Radiation fears escalate in Japan

 Radiation fears escalated in Japan on Friday after workers suffered burns as they tried to cool an earthquake-crippled  nuclear plant, while the government sowed confusion over whether it was widening an evacuation zone around the facility.

Prime Minister Naoto Kan, making his first public statement on the crisis in a week, said the situation at the Fukushima nuclear power complex north of Tokyo was not getting worse but described it as “nowhere near the point” of being resolved.
“We are making efforts to prevent it from getting worse, but I feel we cannot become complacent,” he told reporters. “We must continue to be on our guard.”

The comments reflected a spike of unease in Japan after several days of slow but steady progress in containing the nuclear crisis, which was triggered by a devastating earthquake and tsunami two weeks ago.

Over 10,000 people were killed and 17,500 are still missing in the disaster. But even those numbers have been eclipsed by the possibility of a catastrophic meltdown at Fukushima, just 250 km north of Tokyo. The government prodded tens of thousands people living in a 20-30 km zone beyond the stricken complex to leave, but insisted it was not widening a smaller evacuation zone.

Source of radiation

China, meanwhile, said two Japanese travellers who arrived in the country were found to have very high levels of radiation.

Three workers trying to cool one of the most critical reactors at the plant were exposed to radiation levels 10,000 times higher than normal, but officials were unable to say if the leak came from the radioactive core due to a crack in the container.

The reactor, No 3 of six, is the only one to use plutonium in its fuel mix which is more toxic than the uranium used in the other reactors.

The government called for a thorough investigation into why such elevated levels of radiation suddenly came to light.

More than 700 engineers have been working in shifts around the clock to stabilise the plant but they pulled back from some parts when the workers were hurt. Two of the men suffered radiation burns after radioactive water seeped over their boots.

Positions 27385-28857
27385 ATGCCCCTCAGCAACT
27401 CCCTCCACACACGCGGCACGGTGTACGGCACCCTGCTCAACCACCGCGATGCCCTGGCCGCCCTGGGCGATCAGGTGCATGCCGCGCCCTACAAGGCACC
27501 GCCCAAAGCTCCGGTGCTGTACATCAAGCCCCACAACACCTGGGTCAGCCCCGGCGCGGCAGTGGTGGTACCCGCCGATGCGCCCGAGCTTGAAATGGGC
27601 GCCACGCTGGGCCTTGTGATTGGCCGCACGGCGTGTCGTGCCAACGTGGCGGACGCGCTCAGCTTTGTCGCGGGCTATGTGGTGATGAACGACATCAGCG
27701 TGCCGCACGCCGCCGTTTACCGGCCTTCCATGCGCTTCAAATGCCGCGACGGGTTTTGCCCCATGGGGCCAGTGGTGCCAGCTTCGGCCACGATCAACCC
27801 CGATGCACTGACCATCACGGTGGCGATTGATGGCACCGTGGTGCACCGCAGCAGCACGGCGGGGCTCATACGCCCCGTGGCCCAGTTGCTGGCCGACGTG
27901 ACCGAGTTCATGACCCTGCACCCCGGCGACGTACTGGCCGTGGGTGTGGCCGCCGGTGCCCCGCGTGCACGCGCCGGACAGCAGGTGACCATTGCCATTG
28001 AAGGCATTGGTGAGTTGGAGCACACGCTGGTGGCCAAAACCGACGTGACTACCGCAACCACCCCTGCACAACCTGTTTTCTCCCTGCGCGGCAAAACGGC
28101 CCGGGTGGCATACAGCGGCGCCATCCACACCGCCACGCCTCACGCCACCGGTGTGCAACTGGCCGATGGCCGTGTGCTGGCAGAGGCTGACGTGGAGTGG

“The contaminated water had 10,000 times the amount of radiation as would be found in water circulating from a normally operating reactor,” said Japanese nuclear agency official Hidehiko Nishiyama.

“It is possible that there is damage to the reactor.” But Nishiyama later told reporters: “It could be from venting operations and there could be some water leakage from pipes or from valves, but there is no data suggesting a crack.

“I do not believe the container vessel or the pressure vessel have physical damage, like cracks. We do not know clearly where the radioactive water came from—the reactor or the spent fuel pool.”

Hideo Morimoto, director at the Agency for Natural Resources and Energy, said the incident at the reactor was not serious.

“I feel if the pressure vessel has been seriously damaged, then far more radiation would have leaked,” he said.

UN nuclear watchdog IAEA said a total of 17 workers had received elevated levels of radiation at Fukushima since the operations began, but said the other 14 did not suffer burns.

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